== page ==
Thanks to the Burghfield British Legion

On Tuesday night I spoke in Burghfield on the topic of “Do we fight too many wars?” I am grateful to Burghfield for organising the event, and for all they do to remember the sacrifice made by many in our armed forces in successive conflicts. ¬†When I chose the subject some months ago I thought it might be topical. It turned out to be a particularly hot topic.

I began by stressing our debt of gratitude to all the service personnel who have fought for our country in many conflicts. They have offered brave and loyal service, and have often performed great feats of arms. Sometimes they have been placed in mortal danger by poorly thought through strategy or political direction. Sometimes they have been placed in winning positions and have delivered.

Over the long sweep of English and British history there can be no finer sign of how good our armed forces are than the simple fact that our island country has not been successfully invaded by a hostile force since 1066. (in 1485, 1688 etc the invaders were invited or local). Our forces saw off the threat of Spain when she was the world’s superpower, culminating in the defeat of the Armada. Our services dealt with the continuous threats from France during her period of military dominance, ending with the great victories of Trafalgar and Waterloo that freed the smaller countries of Europe from French threat. In the twentieth century the UK with her allies twice fought murderous wars to prevent German domination.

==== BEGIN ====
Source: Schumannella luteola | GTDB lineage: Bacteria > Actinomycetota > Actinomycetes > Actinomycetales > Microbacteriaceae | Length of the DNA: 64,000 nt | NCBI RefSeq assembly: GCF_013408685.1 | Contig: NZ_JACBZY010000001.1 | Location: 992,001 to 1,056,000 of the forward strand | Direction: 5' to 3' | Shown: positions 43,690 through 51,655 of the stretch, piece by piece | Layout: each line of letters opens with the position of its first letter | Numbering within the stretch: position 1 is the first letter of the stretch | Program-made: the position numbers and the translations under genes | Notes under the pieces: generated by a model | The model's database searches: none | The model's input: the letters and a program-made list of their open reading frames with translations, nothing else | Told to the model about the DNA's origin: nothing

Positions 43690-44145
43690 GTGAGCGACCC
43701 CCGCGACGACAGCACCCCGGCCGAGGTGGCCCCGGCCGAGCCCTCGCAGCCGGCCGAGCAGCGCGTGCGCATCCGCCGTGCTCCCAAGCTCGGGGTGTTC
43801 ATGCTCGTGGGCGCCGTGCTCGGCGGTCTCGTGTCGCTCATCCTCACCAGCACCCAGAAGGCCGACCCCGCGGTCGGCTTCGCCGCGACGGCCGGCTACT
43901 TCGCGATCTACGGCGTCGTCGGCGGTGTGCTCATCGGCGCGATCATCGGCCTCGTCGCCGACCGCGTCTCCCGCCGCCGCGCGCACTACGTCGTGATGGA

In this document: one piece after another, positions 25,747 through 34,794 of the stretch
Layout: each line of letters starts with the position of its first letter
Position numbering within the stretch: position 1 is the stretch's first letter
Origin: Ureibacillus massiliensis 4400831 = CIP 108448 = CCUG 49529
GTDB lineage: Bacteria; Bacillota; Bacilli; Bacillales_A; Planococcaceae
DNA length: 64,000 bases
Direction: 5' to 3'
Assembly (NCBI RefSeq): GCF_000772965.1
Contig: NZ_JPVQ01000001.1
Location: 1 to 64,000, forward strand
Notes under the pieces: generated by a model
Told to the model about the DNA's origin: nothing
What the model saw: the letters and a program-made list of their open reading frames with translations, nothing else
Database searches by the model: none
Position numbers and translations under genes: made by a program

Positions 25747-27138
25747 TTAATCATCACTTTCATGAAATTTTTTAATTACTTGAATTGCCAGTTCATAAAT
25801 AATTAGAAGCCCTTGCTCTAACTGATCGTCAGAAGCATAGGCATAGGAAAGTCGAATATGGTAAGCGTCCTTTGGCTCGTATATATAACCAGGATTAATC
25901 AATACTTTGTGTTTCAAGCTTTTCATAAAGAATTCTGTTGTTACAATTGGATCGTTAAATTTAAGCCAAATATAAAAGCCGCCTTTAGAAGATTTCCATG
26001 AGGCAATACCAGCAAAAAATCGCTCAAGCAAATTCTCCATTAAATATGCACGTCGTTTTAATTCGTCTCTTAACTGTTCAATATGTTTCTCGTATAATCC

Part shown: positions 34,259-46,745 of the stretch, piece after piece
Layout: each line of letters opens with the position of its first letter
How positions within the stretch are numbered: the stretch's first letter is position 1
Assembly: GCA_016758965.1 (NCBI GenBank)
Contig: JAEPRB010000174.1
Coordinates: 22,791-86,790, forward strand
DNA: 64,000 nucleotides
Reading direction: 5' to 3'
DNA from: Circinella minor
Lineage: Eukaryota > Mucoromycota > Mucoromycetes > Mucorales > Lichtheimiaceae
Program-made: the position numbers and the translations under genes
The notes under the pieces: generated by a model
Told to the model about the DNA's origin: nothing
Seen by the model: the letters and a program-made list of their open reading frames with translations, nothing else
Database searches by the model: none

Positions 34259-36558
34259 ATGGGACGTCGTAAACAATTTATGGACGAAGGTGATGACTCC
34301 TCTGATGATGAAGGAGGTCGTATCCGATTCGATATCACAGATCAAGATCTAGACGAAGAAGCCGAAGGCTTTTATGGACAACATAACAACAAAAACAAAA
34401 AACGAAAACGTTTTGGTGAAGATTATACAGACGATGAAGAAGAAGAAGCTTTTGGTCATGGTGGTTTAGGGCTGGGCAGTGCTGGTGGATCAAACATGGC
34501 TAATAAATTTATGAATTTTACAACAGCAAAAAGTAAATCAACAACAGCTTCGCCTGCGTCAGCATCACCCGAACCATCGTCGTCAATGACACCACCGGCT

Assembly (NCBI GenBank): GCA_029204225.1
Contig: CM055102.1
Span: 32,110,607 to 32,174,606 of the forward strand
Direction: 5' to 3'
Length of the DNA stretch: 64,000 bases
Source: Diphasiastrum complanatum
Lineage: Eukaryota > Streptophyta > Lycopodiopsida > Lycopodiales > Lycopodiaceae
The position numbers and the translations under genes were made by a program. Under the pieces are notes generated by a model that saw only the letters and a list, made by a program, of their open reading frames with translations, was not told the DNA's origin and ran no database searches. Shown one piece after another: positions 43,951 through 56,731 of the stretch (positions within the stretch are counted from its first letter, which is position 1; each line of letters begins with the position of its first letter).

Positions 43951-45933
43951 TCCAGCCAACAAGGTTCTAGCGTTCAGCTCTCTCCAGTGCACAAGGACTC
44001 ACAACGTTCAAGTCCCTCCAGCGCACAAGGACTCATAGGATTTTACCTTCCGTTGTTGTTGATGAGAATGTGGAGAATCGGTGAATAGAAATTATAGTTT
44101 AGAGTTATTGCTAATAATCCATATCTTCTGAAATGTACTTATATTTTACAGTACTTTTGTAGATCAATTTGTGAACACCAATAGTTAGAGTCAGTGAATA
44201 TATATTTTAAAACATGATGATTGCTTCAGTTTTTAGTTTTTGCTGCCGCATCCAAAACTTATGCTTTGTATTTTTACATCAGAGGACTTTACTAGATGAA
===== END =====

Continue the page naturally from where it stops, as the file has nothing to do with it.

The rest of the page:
I am no pacifist, and believe we need to have good defence forces to keep our island safe and to undertake international expeditions where the cause is just or where we need to contribute to the international community and the UN.

I also think we have fought too many wars in recent years. Our interventions in the Middle East have often not resulted in a political and diplomatic strategy to settle democratic countries after our armed forces have helped achieve regime change.

I raised the question of why we have in the past committed ourselves to wars before we had the proper forces to win them. Our small skilled expeditionary force in 1914 soon had heavy casualties and had been beaten back to near Paris. It would take the recruitment of a mass citizen army and substantial rearmament to give us the forces needed to hold and eventually defeat the Germans. In 1939-41 we did the same thing. We sent too small an army to Belgium, put it in harms way and almost lost it, leading to the remarkable evacuation at Dunkirk.

Plan before you fight. Be realistic about what your armed forces can achieve. Do not run down your defences too far if you might need them.

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  • About John Redwood


    John Redwood won a free place at Kent College, Canterbury, He graduated from Magdalen College Oxford, has a DPhil and is a fellow of All Souls College. A businessman by background, he has been a director of NM Rothschild merchant bank and chairman of a quoted industrial PLC.

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